What crops are usually grown in Nigeria
RIICE: Satellite data for forecasting rice production and insuring against crop failures in Asia
Brief description of the project
Description: RIICE: Satellite data for forecasting rice production and insuring against crop failures in Asia
Client: Federal Ministry for Economic Cooperation and Development (BMZ); Swiss Agency for Development and Cooperation (SDC)
Countries: Cambodia, India, Thailand and Indonesia, Viet Nam
Partner: International Rice Research Institute (IRRI). Sarmap SA. Swiss Agency for Development and Cooperation (SDC). Swiss Re
Lead executing agency: Association of Southeast Asian Nations (ASEAN) Secretariat, Food, Agriculture and Forestry Division
Total duration: 2012 to 2019
As one of the most important food crops on earth, rice provides food security for more than three and a half billion people. A large part of rice production takes place in Asia: 90 percent of the world's available rice is grown on 140 million hectares of land - an area larger than South Africa. Rice is therefore the main source of income for farmers in Asia. However, the entire region has to contend with extreme weather conditions: floods, typhoons and periods of drought are the order of the day, and crops are repeatedly destroyed.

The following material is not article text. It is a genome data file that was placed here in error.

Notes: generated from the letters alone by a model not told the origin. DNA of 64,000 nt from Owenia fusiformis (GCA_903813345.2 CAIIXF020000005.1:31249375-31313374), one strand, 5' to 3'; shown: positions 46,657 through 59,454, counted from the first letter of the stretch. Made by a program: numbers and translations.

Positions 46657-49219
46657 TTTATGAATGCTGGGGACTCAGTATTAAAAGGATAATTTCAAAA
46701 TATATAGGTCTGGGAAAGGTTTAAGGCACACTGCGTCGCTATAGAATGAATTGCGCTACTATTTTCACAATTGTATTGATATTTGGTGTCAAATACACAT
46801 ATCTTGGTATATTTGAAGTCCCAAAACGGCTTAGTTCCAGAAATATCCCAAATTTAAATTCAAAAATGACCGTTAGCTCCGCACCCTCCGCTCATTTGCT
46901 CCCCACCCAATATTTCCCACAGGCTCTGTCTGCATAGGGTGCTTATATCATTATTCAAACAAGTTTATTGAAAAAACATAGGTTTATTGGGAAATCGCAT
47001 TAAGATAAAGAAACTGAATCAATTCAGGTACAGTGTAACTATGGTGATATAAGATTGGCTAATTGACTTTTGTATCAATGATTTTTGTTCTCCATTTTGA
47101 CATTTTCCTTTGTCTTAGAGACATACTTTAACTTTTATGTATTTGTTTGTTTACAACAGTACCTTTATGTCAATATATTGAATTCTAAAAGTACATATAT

Against this background, early and precise information about rice cultivation and the expected harvests are essential for food security. When disasters in a country lead to massive crop losses and threaten an adequate supply of food, the respective government usually supports its farmers with immediate aid. However, ad hoc financial disaster aid is difficult to plan and places a significant burden on the national budget. As a result, governments are looking for long-term risk management approaches. One tool that enables the financial risk of natural disasters to be shifted is crop failure insurance. They can help cope with the financial impact on smallholders.
Satellite-based crop failure insurance reduces the susceptibility of small rice farmers to extreme weather events and strengthens their economic situation.
Under the name “RIICE” (Remote Sensing-based Information and Insurance for Crop in Emerging Economies), detailed information on around 15 million hectares of rice-growing areas in Cambodia, India, Indonesia, Thailand and Vietnam is collected and evaluated. At the beginning of the project, the Asian partner countries received help in developing a satellite-based technology that would provide them with precise information about the rice-growing areas, the crop yields and the estimated losses in a timely manner. The basis for this is the Sentinel satellite system of the European Space Agency (ESA), which regularly takes snapshots of all of Asia that are available free of charge. Sentinel uses a radar satellite that scans large parts of the earth's surface with electromagnetic waves. It can also penetrate thick cloud cover and thus enables the rice fields to be monitored even during the monsoons, the main growing season for rice. In the first few years, the aim was to test and validate this innovative technology in the pilot areas of the partner countries. The focus now is on expanding the technology and using the available data.